Professional News
Expert Still Wrestles With How To Use Medical Resources Fairly
Psychiatric News
Volume 40 Number 11 page 9-9

FIG1 Thirty years ago, when psychiatrist James Sabin, M.D., joined Harvard Community Health Plan (HCHP), the organization was in the vanguard of a movement its advocates hoped might become a model for a reformed American health care system.

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James Sabin, M.D.: "What attracted me to psychiatry in the first place was that it seemed like an area where one could help individuals make the most of their lives and at the same time engage with the deepest and most central existential issues at the individual and societal levels." 

Photo: Courtesy of James Sabin, M.D.

Along with Kaiser Permanente and Group Health Cooperative of Puget Sound, HCHP pioneered a vision of prepaid medical care within a staff-model HMO, seeking equitable and ethical allocation of resources for a defined population.

It was a vision that challenged the dominance of the model of private-practice, fee-for-service medicine and offered a remedy—so its adherents believed—to the idiosyncrasies and inequities (and the rising costs just then making themselves felt) inherent in that model.

In time, Sabin would become associate medical director at HCHP, and then associate director of the health plan's fledgling teaching program.

"I thought an HMO-based teaching program ought to address the question of how can societies best address the issue of providing access to—and at the same time setting limits for—a fundamental human good? And how can that process be done in a way that is clinically informed, ethically justifiable, and socially acceptable?"

Today, the notion of prepaid managed care as the antidote to America's health care problems appears to have been sidelined by the anti-HMO" backlash," and HCHP has separated into Harvard Vanguard Medical Associates, a clinician-governed multispecialty group practice, and Harvard Pilgrim Health Care, a not-for-profit health plan.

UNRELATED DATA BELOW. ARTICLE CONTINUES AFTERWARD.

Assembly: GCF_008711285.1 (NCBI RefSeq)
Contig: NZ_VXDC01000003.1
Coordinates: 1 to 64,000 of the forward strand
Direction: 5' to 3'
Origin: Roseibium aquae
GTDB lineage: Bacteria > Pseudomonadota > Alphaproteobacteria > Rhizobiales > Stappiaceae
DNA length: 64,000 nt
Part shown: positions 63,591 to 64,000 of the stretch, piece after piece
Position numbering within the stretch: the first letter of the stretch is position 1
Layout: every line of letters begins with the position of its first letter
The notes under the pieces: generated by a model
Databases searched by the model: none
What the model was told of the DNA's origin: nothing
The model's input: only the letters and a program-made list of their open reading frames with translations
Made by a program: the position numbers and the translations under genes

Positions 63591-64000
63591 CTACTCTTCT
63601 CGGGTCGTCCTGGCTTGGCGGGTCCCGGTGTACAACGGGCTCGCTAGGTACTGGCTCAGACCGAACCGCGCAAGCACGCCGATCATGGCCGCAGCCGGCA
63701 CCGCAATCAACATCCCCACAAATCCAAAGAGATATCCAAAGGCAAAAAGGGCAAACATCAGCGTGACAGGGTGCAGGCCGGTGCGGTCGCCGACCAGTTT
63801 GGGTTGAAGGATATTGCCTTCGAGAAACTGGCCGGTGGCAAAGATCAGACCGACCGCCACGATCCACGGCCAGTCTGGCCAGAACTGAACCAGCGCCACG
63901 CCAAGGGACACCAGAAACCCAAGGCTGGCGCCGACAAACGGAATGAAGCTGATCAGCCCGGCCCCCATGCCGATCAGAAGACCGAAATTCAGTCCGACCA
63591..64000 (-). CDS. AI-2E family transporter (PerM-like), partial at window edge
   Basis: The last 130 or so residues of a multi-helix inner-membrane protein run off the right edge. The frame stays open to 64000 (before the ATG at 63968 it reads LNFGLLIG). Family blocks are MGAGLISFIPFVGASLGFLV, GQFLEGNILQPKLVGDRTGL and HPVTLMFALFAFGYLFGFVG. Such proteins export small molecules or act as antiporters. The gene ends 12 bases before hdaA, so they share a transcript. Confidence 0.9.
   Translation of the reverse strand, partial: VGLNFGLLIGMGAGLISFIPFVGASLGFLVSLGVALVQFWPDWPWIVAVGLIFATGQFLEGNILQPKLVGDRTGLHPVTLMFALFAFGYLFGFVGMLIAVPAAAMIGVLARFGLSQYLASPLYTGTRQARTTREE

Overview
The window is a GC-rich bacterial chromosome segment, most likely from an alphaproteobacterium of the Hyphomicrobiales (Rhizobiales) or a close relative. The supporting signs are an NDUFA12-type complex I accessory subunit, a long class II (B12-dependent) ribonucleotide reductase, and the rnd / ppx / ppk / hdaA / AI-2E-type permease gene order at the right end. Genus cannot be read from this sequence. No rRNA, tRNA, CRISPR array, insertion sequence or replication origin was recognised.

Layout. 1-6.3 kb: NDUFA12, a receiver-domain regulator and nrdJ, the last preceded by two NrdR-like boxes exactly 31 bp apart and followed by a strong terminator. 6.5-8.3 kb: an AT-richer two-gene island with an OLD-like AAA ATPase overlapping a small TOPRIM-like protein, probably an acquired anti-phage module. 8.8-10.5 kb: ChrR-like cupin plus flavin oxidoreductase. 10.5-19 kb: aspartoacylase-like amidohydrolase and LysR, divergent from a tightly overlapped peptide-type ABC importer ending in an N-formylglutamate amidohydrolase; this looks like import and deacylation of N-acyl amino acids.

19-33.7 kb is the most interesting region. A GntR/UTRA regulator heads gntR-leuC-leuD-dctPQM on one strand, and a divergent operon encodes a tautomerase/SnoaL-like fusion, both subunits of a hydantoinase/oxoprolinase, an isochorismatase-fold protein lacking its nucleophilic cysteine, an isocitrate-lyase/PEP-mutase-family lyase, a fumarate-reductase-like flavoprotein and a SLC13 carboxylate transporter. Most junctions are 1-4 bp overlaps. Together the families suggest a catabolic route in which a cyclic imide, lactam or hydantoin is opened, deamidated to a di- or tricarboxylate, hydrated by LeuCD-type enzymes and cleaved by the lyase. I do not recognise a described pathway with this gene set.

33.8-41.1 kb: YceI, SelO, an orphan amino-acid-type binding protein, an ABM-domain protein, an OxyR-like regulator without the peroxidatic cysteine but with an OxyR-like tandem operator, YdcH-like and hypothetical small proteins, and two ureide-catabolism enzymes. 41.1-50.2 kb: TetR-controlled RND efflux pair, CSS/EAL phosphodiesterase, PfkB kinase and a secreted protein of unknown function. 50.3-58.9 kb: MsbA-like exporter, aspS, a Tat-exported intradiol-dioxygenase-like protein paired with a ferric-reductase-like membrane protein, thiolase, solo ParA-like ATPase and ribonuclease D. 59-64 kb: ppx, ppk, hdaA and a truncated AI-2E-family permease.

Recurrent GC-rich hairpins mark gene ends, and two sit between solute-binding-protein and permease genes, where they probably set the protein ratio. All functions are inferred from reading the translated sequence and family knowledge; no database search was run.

But the questions that intrigued Sabin then still animate a career devoted to exploring how medical resources can be ethically allocated across a population. And he has continued to expound the founding visions of managed care, while physician colleagues have come to regard "ethics" and" managed care" as mutually exclusive.

As director of the Harvard Pilgrim Health Care Ethics Program and co-founder of the Center for Ethics in Managed Care, sponsored by the Department of Ambulatory Care and Prevention and Division of Medical Ethics at Harvard Medical School, Sabin is responsible for a nationally recognized, organizational-ethics program.


Sabin leads periodic meetings of Harvard Pilgrim's Ethics Advisory Group, which includes members, employer representatives, clinicians, and staff, and helps provide an "ethical compass" for the company's business and clinical decisions. In 2004 the group suggested principles and guidelines on a number of important issues facing the health plan, including the risks and advantages of bariatric surgery, the use of preexisting-condition exclusions in benefit plans, the movement toward increased patient cost sharing and" consumer-directed" plans, and the proper collection and use of data that identify members' race and ethnicity in programs intended to reduce disparities in health care.

Setting Limits Fairly, written with Norman Daniels, was published by Oxford University Press in 2002. No Margin, No Mission: Health Care Organizations and the Quest for Ethical Excellence, written with Steven Pearson and Ezekiel Emanuel, was published by Oxford University Press in 2003.

In 2002 Sabin received the American Association of Community Psychiatrists' Moffic Award for Ethical Practice in Public Sector Managed Behavioral Healthcare.

Throughout, of course, Sabin has always treated patients with mental illness, and he emphasized that his interest in organizational ethics and his training in psychiatry are far from antithetical.

"I think our profession has an inherent connection to the domain of ethics," he told Psychiatric News. "In our clinical work with patients, we are hearing in deep ways about values, and our role is to understand and bring about constructive movement for individuals, families, and groups. So as clinicians we are dealing with the core activities that the field of ethics deals with."

Much of what Sabin means when he refers to ethics is centered on the understanding that health care is a finite resource, and hence one that is rationed—either fairly or unfairly. As he wrote in Setting Limits Fairly, "Because resources are limited, all societies must set limits to care and establish priorities about how resources will be used—whether they acknowledge doing so or not."

It is a notion that has not found easy acceptance in America, and thus it may not be surprising that Sabin's collaborative work with Daniels has been more widely received in Europe than in the United States.